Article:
Virtual Filesystems Are Virtual Office Documents
Virtual filesystems can be made into writable virtual office documents. The old UNIX slogan “everything is a file” together with the xsltfs:// virtual filesystem allows for transparently editing relational databases, RDF and arbitrary XML with OpenOffice.org.
The libferris virtual filesystem presents both files and their metadata as a virtual filesystem. The boundaries of what is considered a filesystem by libferris include such interesting data sources as PostgreSQL, LDAP and Firefox as well as standard Web items, such as HTTP, FTP and RDF.
Many virtual filesystems allow directory contents to be synthesized from other directories. The classic example of this is a union filesystem where a collection of existing filesystems are taken as input to generate a filesystem showing the set union of the base filesystems.
Recently, the libferris filesystem has gained support for performing XSLT on a filesystem and exposing the result as a virtual filesystem. To keep things simple, I refer to the original virtual filesystem as the input filesystem and the filesystem that results from the XSL transform as the translated filesystem. As the main use of XSL is to describe translations on trees, this fits nicely for the use of creating translated filesystems.
Although there are differences between a libferris filesystem and the XML data model, there are also many similarities. A file's contents map to the text content of an XML element. A file's metadata is exposed by libferris as Extended Attributes (EAs), which map to XML attributes on the file's XML element. A notable difference between a filesystem and an XML data model is that the document ordering in XML is not always easy to preserve. To keep the mapping simple, a file can generate only one text node in an XML document. Technically, an XML element can have multiple text nodes as children.
Because of the close relation with the XML data model, the libferris filesystem supports viewing any filesystem as a Document Object Model (DOM), which is created on demand. The inverse also is true: you can expose a DOM as a filesystem. As libferris can mount XML as a filesystem, the lines between what is a filesystem and what is XML are somewhat blurred.
Many modern applications store their documents as XML files. As filesystems and XML can be interchanged with libferris, this allows you to use those applications to edit filesystems directly. The main problem with having such applications edit filesystems directly instead of XML is that the schema of the application's XML file usually does not match the layout of the filesystem.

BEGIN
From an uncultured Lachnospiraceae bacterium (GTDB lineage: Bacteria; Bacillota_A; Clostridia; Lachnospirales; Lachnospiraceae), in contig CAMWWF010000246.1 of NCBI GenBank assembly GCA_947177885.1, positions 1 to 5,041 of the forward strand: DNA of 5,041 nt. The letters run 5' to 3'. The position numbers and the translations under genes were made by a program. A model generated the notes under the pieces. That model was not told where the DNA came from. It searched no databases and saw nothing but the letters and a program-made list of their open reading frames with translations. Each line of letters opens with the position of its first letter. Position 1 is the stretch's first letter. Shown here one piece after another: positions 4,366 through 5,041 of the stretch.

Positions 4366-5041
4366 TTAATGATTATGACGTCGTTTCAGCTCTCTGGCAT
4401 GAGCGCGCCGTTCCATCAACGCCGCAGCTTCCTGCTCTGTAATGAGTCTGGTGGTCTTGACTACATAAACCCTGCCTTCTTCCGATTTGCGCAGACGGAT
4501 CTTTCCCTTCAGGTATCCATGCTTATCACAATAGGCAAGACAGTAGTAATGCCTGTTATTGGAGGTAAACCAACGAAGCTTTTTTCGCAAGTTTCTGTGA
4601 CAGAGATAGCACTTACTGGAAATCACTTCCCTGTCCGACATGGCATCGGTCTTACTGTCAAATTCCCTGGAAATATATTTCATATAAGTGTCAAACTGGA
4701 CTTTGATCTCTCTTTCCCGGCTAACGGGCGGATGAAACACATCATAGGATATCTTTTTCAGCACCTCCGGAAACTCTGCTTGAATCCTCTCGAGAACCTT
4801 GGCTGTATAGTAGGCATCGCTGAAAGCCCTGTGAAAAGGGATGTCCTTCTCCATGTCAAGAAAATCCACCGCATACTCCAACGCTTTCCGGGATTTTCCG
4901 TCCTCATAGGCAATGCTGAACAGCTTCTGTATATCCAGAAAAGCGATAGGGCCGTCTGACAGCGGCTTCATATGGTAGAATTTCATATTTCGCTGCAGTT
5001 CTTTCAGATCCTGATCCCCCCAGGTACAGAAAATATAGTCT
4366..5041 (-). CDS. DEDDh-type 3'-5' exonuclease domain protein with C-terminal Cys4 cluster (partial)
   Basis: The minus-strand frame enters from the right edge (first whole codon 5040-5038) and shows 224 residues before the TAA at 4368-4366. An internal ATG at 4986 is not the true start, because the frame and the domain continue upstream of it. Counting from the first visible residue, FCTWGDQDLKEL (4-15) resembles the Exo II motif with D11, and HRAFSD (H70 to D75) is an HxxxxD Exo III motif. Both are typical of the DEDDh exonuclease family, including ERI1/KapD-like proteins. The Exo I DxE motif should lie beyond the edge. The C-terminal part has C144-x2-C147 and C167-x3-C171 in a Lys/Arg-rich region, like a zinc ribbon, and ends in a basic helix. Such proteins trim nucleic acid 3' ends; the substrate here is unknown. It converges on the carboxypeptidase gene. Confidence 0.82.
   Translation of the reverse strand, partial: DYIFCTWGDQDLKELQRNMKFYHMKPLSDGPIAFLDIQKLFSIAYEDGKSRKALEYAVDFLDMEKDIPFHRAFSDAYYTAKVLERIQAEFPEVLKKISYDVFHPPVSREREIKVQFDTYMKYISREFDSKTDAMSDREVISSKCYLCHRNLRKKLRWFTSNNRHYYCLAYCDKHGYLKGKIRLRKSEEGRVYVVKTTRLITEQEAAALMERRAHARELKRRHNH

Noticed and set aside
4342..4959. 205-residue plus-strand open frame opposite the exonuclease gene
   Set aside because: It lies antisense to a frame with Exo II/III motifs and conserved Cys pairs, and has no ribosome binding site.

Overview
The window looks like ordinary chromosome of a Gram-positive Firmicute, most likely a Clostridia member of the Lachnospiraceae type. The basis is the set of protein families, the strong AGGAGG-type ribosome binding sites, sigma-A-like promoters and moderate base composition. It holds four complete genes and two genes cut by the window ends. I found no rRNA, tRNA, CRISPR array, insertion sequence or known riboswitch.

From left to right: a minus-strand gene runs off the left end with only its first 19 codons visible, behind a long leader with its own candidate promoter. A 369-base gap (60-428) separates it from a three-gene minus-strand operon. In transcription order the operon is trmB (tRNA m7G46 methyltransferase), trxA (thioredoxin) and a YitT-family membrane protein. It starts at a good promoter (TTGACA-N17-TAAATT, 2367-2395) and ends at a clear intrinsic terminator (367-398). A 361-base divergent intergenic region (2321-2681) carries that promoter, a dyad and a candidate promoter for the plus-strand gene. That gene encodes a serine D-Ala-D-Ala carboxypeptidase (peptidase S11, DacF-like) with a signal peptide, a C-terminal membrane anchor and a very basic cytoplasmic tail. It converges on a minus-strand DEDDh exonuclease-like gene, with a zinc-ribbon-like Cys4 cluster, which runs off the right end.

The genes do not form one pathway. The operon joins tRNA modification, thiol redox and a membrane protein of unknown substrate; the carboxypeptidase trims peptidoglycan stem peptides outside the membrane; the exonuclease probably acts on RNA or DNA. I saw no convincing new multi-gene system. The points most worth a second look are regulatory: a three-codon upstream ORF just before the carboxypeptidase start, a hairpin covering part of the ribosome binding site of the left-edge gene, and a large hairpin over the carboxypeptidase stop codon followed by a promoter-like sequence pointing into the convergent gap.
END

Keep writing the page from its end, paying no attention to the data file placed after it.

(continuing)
This is where xsltfs:// can be used to create a translated filesystem that matches the layout the application is expecting. For example, you could take a table in a PostgreSQL database as the input filesystem and have the XSL massage that table into a virtual spreadsheet file, which you load into OpenOffice.org.
The possibilities become even more interesting when write support in the translated filesystem is considered. After you have made some changes to the above virtual spreadsheet file in OpenOffice.org, you “save” the file. The filesystem then applies a reverse XSLT and updates the input filesystem (in this case a PostgreSQL table) to reflect your changes.
To support this, you have to have two XSL files. The first stylesheet translates an input filesystem into the format you are interested in. The second XSL file (the reverse stylesheet) provides the inverse translation. In the future, the second XSL file should become optional if it can be inferred from the actions of the initial translation.
Reverse stylesheets can specify updates either using explicit URLs for each file to change or relative paths. The explicit URLs method expects the reverse stylesheet to specify the absolute URL for each file to be updated. This can be convenient for xsltfs:// applications where URLs play a role in both the source and translated filesystem. For example, when editing some RDF files with OpenOffice.org, the subject URI will be available to allow the reverse stylesheet to use explicit updates.
The relative paths method is conceptually similar to applying diff and patch to your filesystems. The reverse stylesheet generates a list of changes to make using a relative path for each file to change. Some options from the patch utility are available to the reverse stylesheet as well. The root element can contain a strip attribute that works similarly to the strip option of patch. The autocreate attribute, when set to true, will make libferris try to create new files where the reverse stylesheet specifies a relative path that does not exist in the source filesystem.
Currently, both reverse stylesheets must supply the entire contents of each file to update. This is not a major drawback, as that information already will be fully available in the translated filesystem.
The following sections show two uses: creating new virtual filesystems and directly interacting with them from the console and creating virtual office documents. This is followed by some advice for creating custom stylesheets by hand.
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- Installing and Running a Headless Virtualization Server
- Secure Desktops with Qubes: Compartmentalization
- Ubuntu MATE, Not Just a Whim
- Daily Giveaway - Fun Prizes from Red Hat!
- Nasdaq Selects Drupal 8
- Build Your Own Raspberry Pi Camera
- Non-Linux FOSS: Screenshotting for Fun and Profit!
- Canonical Ltd.'s Ubuntu Core
- Daily Giveaway